Chapter seven, the psychology of racing. As you are now aware the mind is a major player in Obree’s world. No Corinthian he. Prime motives are what are needed and it is the mind that separates the winners from the rest. A chapter for the elite racer lurking inside us all. However, much truth is written here that could benefit each and every reader, rider and racer. Visualisation played a key role in Obree’s own preparations and his rationale is explained in detail. More food for thought.

“A thought is like a thing. Everything you have and do began with a thought.” Graeme Obree

Breathing, chapter eight, is fascinating and presents a novel, at least to me, method of inhalation and exhalation when riding. Obree can be heard explaining this on Resonance FM’s Bike Show podcast from January 31, 2012. (Available via iTunes) I must admit to having had little success here – perhaps I’m always too out of breath to give it an honest go. Here’s the cycle, to give you taster, deep breath now…

– Full breath out (the most important part), Full breath in.

– half breath out, mostly breath back in.

– quarter breath out, breath back in a little.

I rarely get past the second step. Perhaps my nostril and tongue technique – also explained in the chapter – is lacking in finesse. I showed this chapter to a couple of yoga expert friends and both seemed rather impressed by the thinking, process and description. Practice makes prefect I guess… Back to the mat for me!

Chapter nine cover the act, possibly art, of pedalling. A fine chapter – it includes lots of physics so I would say that! The mystery of crank length is covered and then the best techniques to use to turn them, both in and out of the saddle are presented. The aim? To look a classy rider, oh and to improve performance.

Chapter ten is where I really feel somewhat the hypocrite through my own staggering lack of application: Stretching. All is explained from the perspective of specificity and four very useful – even I can, almost, do them – stretches are presented cover all all the major muscles used in cycling. Full colour photographs of Graeme in full stretch accompany the text.

The time trial, the race of truth, is covered, as you would expect, in minute detail in chapter eleven. Who better to learn from? The essence seems to be position, information gathering, set up, equipment selection, and rhythm. Perhaps I’ll try one, one day? They don’t hurt too much do they?

Chapter twelve sees a return to nutrition and diet. It contains a lot of good, solid sense and takes a traditional, real food approach. Obree seems to be no fan of the supplement – as his famous jam sandwich and mouthful marzipan tip will make clear. Cooking your own food from basic, healthy, ingredients is the theme, even down to the baking of your own low-sodium bread. Timing of refuelling is treated with care. Indeed, Obree treats nutrition planning as obsessively as he does training and bike set up. His success lends weight to his argument. You are what you eat.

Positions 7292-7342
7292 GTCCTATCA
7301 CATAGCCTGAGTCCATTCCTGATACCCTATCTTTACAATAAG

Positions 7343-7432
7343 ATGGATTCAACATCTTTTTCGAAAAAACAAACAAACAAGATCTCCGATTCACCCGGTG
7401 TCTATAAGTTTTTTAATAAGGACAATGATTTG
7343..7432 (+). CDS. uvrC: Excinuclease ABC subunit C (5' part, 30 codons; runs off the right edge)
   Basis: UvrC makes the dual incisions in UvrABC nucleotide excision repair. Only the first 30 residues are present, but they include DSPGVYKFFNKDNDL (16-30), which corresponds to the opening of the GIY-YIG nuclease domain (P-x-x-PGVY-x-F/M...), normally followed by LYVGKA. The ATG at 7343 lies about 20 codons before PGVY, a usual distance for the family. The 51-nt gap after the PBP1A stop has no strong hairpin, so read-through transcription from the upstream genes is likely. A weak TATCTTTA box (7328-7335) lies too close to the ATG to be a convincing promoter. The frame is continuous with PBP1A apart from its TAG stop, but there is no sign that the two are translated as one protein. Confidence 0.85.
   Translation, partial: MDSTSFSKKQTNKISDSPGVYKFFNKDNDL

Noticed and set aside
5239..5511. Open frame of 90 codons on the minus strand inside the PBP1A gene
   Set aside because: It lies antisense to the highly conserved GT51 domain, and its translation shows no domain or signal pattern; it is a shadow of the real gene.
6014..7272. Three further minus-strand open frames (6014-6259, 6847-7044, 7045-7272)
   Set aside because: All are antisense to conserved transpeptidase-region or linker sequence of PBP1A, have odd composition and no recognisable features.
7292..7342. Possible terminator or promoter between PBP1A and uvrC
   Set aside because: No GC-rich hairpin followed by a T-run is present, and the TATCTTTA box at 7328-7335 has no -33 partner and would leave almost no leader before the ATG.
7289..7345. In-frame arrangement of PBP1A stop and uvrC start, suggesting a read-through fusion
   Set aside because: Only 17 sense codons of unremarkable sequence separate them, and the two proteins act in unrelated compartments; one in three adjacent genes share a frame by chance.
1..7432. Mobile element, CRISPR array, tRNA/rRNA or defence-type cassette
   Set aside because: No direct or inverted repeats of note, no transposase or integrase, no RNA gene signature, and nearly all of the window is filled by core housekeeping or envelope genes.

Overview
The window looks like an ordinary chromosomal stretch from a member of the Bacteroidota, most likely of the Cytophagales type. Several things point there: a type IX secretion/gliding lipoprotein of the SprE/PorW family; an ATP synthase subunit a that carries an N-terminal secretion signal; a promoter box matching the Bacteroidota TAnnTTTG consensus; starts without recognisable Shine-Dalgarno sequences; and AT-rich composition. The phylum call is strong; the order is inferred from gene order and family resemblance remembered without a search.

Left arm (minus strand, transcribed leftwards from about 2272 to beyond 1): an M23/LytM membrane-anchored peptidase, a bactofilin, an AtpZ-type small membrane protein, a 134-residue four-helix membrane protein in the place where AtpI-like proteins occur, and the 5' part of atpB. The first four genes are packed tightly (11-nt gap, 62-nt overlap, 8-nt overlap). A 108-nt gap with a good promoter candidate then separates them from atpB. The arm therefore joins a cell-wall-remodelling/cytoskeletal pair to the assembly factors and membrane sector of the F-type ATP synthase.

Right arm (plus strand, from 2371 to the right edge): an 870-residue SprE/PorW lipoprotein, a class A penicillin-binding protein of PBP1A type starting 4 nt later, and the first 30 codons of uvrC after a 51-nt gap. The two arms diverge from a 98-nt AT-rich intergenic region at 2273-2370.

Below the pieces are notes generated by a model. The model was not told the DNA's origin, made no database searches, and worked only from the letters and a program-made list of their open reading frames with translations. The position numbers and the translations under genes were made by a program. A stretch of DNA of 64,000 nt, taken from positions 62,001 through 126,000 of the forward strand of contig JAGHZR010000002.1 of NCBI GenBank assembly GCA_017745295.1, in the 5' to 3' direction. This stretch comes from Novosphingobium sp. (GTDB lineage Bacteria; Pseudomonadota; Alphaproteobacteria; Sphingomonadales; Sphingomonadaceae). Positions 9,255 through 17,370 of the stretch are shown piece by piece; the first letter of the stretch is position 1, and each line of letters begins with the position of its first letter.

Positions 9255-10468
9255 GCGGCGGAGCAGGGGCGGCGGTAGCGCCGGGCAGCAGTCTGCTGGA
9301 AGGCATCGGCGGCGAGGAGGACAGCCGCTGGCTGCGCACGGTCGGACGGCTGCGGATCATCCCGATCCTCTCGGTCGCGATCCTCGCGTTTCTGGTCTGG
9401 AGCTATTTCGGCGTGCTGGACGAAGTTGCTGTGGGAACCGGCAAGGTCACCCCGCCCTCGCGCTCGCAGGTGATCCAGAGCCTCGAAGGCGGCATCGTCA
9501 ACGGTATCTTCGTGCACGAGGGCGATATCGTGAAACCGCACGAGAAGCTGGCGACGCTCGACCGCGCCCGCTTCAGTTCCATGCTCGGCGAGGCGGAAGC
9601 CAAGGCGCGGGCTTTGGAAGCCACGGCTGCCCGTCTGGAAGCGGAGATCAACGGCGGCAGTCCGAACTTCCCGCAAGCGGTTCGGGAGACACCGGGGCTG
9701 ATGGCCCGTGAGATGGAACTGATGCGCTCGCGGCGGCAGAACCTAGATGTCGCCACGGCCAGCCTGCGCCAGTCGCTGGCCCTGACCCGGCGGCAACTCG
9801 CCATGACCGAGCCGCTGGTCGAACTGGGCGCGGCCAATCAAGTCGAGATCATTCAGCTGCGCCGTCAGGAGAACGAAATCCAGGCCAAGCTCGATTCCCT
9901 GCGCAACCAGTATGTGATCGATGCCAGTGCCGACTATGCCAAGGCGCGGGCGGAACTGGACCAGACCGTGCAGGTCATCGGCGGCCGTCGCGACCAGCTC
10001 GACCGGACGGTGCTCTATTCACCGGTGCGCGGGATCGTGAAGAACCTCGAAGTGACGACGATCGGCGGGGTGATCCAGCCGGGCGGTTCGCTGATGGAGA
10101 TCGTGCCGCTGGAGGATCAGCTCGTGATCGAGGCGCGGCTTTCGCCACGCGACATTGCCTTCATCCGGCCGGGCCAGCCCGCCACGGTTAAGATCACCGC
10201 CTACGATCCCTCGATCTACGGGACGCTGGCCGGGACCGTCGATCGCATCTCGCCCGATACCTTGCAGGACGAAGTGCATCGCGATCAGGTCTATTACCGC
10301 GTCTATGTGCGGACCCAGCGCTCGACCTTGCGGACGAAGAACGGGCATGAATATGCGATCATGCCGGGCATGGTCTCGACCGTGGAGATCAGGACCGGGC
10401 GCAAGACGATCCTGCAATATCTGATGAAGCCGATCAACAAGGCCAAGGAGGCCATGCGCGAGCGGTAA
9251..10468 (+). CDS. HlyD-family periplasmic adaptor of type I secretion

Illness and other matters conclude the main chapters and includes minimising the chances of illness, when and when not to with and after illness, drinking and eating on the bike safely, hygiene – body and kit (several acquaintances of the road could well do with reading the kit bit!) The message is consistent with all other chapters – learn to listen, feel and respect what your body is telling you. No one would argue with its primary health care message.

The conclusion is best left to Graeme himself. His words neatly summarise the purpose of this novel, useful and, yes, fascinating, book

“Please trust me that this body of honest work is given in the best spirit, I have been the guinea-pig in e quest to refine my training on every level and I can commend it really does work. Knowledge and understanding is a constant quest. This book is not definitive and keeping an open mind on new findings and developments is not only a good thing but essential if you are serious in your search for new and better ways to improve your cycling and athletic performance.

Information is the golden thread throughout this book.

The more information you compile in relation to your preparation for any chosen event then the better prepared for your task you can become and this can make the difference between being a club rider and a world champion. My quest as an athlete was always to go into minute detail in the areas I could influence to affect the outcome to my advantage in terms of my performance. Trust me, if you take care in all aspects of your preparation and performance you will become an improved cyclist and perform better in your chosen discipline, if that is your goal.” Graeme Obree.

I’d give The Obree Way 99% for content, honesty and the fact it’s self-published!


Reviewed by: Nichiless ‘Nicky’ Dey.

Neunkirchen-Seelscheid, Germany